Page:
main :: IO ()
main = do
let adam        = ASTC.Int 64 67
weishaupt   = ASTC.Int 64 23
mul         = ASTC.Int 64 100
success     = ASTC.Int 64 1723

Next, let’s perform a multiplication and an addition. As I mentioned earlier, because I don’t use a state monad, this is a little awkward. First, we define the instruction itself and then an “unnamed” label to reference it. This would be abstracted away in a real world example as is done in the tutorial I mentioned earlier.

tmp1        = Mul False False (ASTO.ConstantOperand adam)
(ASTO.ConstantOperand mul) []
nameTmp1    = UnName 1
sum         = Add False False (LocalReference int64type nameTmp1)
(ASTO.ConstantOperand weishaupt) []
nameSum     = UnName 2
success     = ASTC.Int 64 1723

Now it’s time to define the external print function (putchar(), as defined by stdlibc) and call it.

printFun    = ASTC.GlobalReference printT $Name "putchar" printit = Call Nothing C [] (Right$ ASTO.ConstantOperand printFun)
[(LocalReference int64type nameTmp1, [])] [] []
printItLabel = UnName 5
printit2    = Call Nothing C [] (Right $ASTO.ConstantOperand printFun) [(ASTO.ConstantOperand adam2, [])] [] [] printItLabel2 = UnName 6 Where did all the instructions go? Well, we need to put them all in a list and assign them to their respective “anonymous” labels: instrs = [ (nameTmp1 := tmp1), (nameSum := sum) , (printItLabel := printit) , (printItLabel2 := printit2) ] Finally, we define the main function: mainblock = BasicBlock (Name "hello") instrs (UnName 3 := Ret (Just$ ASTO.ConstantOperand success) [])

As you can see, we specify a list of instructions as the body of the function and an instruction that computes the function’s return value.

Now we need to put all that into llvm’s structures.

moduleDef   = GlobalDefinition $functionDefaults { name = Name "haskmain" --, linkage = AvailableExternally , parameters = ([], False) , returnType = int64type , basicBlocks = [mainblock] } printDef = GlobalDefinition$ functionDefaults {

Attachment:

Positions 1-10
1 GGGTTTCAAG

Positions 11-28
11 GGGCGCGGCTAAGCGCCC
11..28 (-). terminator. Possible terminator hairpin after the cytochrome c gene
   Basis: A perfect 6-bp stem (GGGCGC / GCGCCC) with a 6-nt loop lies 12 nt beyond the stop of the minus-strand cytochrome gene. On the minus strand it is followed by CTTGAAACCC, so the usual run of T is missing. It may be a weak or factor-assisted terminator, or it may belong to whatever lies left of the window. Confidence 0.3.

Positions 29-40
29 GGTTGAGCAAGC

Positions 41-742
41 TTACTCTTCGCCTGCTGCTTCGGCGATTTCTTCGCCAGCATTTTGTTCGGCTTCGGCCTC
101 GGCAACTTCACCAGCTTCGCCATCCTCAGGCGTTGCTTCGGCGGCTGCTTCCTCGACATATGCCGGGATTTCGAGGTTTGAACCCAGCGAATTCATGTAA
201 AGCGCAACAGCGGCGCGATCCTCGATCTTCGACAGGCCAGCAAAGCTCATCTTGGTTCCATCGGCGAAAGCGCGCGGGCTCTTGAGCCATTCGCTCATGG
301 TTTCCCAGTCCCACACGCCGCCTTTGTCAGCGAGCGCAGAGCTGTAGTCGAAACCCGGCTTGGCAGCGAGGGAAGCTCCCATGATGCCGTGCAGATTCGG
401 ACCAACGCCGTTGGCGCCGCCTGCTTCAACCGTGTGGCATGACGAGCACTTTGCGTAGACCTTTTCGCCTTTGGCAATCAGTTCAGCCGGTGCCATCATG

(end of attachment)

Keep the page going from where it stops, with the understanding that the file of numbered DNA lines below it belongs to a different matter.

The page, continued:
name        = Name "putchar"
, parameters  = ([Parameter int64type (Name "val") []], False)
, returnType    = int64type }
fun         = defaultModule { moduleName = "HelloWorld"
, moduleDefinitions = [moduleDef, printDef] }

Almost there. The final step is to call llvm, pass it these structures and call the resulting just-in-time compiled function.

withContext $\context -> withModuleFromAST context fun$ \m ->
withPassManager passes $\pm -> do putStrLn "Verifying IR..." verify m putStrLn "Optimizing IR..." runPassManager pm m s <- moduleLLVMAssembly m S8.putStrLn s putStrLn "Generating object code..." optMod <- moduleAST m jit context$ \ee ->
EE.withModuleInEngine ee m $\eee -> do putStrLn "Loading function into executable memory..." mainfn <- EE.getFunction eee (Name "haskmain") case mainfn of Just fn -> do putStrLn "Running!" res <- run fn putStrLn$ "Retval: " ++ show res
Nothing -> do
putStrLn "no fun"
print "ok"

That’s it. Please do contact me with any questions, bug reports or toy languages you have discovered. :-)

Update: I’ve updated the source to the github.